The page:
I was recently interviewed by Ladders, a media publication covering workforce issues, regarding yet another case involving social media and employment.
The article discusses how a former employee of a global recruiting and staffing company was forced to remove thousands of her LinkedIn contacts because the company claimed the relationships didn’t belong to her, but the company. As the details of the employee’s employment contract or any confidentiality or non solicit agreement that may have been signed are unknown, one can only speculate whether she had the right to do so.… Read More
Confirming yet again that there is no right to privacy in the workplace, Kelsey Gee’s article “Why Bosses Are Tracking Employees” on page B5 in today’s The Wall Street Journal describes how companies are tracking employee interactions and office traffic, including communications via email and chat logs. While the intent is “to improve workplace interaction,” the practice adds a layer of increased employee surveillance that employees of companies using the technology may not be aware.… Read More
I was recently interviewed by Fundfire, a financial services industry on-line publication, regarding J.P. Morgan obtaining a temporary restraining order as it pursues an arbitration case against seven advisors who left to launch an independent shop with LPL Financial. This is yet another case involving the protections of the industry’s agreement called the Protocol for Broker Recruiting.
On October 27, seven private bank advisors left and registered with LPL, launching Gulf Point Advisors, which focuses on working with family offices.… Read More
The article,”Amazon Sues New Target Executive” caught my eye in today’s The Wall Street Journal. Amazon, the executive’s former employer, is concerned he will leak trade secrets to his new employer, Target. Watch my video blog below to learn more about the case and my thoughts on the matter. If you have any questions, please feel free to contact me at firstname.lastname@example.org.… Read More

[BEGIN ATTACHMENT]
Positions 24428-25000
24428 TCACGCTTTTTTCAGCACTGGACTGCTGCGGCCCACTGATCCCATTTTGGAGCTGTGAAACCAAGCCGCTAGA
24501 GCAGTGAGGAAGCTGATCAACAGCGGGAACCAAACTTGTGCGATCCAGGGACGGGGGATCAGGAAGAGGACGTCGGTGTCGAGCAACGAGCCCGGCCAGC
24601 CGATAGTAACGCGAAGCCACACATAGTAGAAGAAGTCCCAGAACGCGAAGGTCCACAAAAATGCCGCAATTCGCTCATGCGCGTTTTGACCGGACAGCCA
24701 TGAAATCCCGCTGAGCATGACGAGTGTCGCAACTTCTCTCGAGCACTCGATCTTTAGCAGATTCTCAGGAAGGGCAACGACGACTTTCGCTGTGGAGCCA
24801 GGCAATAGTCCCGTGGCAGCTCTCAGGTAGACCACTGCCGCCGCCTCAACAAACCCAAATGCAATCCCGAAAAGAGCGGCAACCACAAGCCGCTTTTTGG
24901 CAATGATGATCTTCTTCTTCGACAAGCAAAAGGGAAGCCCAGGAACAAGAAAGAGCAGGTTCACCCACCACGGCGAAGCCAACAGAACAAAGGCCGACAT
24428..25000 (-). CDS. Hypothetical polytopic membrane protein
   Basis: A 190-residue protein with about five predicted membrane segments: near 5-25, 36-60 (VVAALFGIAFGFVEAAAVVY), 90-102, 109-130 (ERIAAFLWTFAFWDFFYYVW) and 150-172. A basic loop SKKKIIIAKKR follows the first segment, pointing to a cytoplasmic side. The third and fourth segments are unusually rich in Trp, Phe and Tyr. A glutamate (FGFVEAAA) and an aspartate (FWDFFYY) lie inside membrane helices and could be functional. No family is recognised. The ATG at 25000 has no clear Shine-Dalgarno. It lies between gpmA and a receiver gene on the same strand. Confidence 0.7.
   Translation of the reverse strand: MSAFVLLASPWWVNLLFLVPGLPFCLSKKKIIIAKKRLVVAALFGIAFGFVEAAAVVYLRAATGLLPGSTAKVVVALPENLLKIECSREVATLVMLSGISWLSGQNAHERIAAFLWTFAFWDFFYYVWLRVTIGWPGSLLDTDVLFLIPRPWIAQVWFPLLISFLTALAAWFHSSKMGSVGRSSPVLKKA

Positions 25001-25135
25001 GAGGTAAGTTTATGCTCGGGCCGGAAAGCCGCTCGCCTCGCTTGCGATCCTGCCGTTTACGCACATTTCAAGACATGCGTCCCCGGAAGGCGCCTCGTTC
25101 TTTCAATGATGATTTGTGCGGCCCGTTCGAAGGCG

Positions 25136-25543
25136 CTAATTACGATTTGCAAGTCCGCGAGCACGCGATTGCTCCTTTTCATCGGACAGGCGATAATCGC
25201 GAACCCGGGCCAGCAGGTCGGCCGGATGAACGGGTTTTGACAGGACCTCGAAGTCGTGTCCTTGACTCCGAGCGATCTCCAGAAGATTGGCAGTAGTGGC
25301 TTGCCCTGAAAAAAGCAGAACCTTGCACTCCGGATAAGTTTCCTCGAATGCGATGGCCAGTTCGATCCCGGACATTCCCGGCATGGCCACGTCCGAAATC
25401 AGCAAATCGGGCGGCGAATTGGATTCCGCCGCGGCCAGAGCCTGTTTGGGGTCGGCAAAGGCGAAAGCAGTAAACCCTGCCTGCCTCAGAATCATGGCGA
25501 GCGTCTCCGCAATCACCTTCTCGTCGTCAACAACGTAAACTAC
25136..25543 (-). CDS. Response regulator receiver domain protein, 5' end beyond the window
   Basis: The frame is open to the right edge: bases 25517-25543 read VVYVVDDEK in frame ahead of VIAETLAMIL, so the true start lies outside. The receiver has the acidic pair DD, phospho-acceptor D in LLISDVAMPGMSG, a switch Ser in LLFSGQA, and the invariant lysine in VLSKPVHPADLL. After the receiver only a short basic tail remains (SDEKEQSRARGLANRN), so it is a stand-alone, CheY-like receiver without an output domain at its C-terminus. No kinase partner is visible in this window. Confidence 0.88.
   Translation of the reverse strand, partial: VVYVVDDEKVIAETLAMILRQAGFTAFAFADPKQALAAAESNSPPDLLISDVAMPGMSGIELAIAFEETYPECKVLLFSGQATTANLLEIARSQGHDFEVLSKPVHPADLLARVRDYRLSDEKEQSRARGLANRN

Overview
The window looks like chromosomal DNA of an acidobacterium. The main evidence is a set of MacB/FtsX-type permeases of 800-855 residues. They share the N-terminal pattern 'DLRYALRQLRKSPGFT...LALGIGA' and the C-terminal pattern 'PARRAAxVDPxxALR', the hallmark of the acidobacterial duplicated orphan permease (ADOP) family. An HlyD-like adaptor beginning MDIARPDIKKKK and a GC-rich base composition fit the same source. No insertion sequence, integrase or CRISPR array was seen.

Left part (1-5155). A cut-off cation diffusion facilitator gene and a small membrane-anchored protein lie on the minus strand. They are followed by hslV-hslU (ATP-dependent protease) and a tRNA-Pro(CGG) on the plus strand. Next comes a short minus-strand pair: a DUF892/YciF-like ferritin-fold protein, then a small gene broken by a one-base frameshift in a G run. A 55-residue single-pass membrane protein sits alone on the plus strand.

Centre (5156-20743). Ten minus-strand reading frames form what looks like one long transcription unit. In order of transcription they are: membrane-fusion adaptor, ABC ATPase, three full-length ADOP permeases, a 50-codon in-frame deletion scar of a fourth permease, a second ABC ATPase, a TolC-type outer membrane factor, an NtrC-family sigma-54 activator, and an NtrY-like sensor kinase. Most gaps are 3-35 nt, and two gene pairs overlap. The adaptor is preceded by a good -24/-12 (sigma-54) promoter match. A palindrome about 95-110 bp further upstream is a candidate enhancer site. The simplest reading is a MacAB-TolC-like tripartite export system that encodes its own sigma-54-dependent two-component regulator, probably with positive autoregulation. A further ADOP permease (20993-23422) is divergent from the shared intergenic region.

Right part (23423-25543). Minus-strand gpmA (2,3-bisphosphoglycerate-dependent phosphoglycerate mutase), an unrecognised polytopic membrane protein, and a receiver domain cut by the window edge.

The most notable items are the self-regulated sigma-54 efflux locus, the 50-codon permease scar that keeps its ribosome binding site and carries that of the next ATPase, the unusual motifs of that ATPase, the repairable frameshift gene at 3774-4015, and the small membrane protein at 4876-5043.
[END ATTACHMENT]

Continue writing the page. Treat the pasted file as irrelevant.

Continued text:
With news of Morgan Stanley’s plans to make significant cuts in its debt and currencies ranks across all offices (Wall Street Journal, December 1, 2015, page C1), the importance of having your “employment disaster recovery bag” at the ready is highlighted. Included in that “bag” should be your offer letter; any confidentiality, non-solicit, non-compete, work for hire and/or garden leave agreement; employee handbook; and any document or plan relating to your equity, deferred compensation, bonus, pension, or any other aspect of your employment.… Read More
I was recently interviewed by Fundfire, a financial services industry on-line publication, regarding a Morgan Stanley financial advisor team that was sued by their former employer, J.P. Morgan, after they jumped ship to Morgan Stanley earlier this year. J.P. Morgan has alleged breach of contract, misappropriation of trade secrets and unfair competition among others.
Last year, J.P. Morgan became a signatory to the Protocol for Broker Recruiting, an industry agreement that typically supersedes the non compete and non solicit clauses contained in contracts advisors sign with firms, allowing them to retain basic client information and contact clients should they switch firms.… Read More
Newsworthy items in executive compensation arena include stories on Cheniere Energy and Barclays:
Cheniere Energy Inc. pays its CEO $142 million in 2013, apparently one of the largest pay packages in the U.S., despite lack of profit or attaining its exporting goals. Consider that Cheniere “has lost money every year since its founding in 1996.”
Barclays’ top U.S. executive departs due to “acrimony” over pay.
As today’s Wall Street Journal article, “Fund’s Employees Face Uncertainty” indicates: “No major financial firm has survived a criminal indictment.” With the criminal indictment of SAC Capital Advisors, many of its current employees are confronted with a difficult decision. The choices are limited – stay or go.… Read More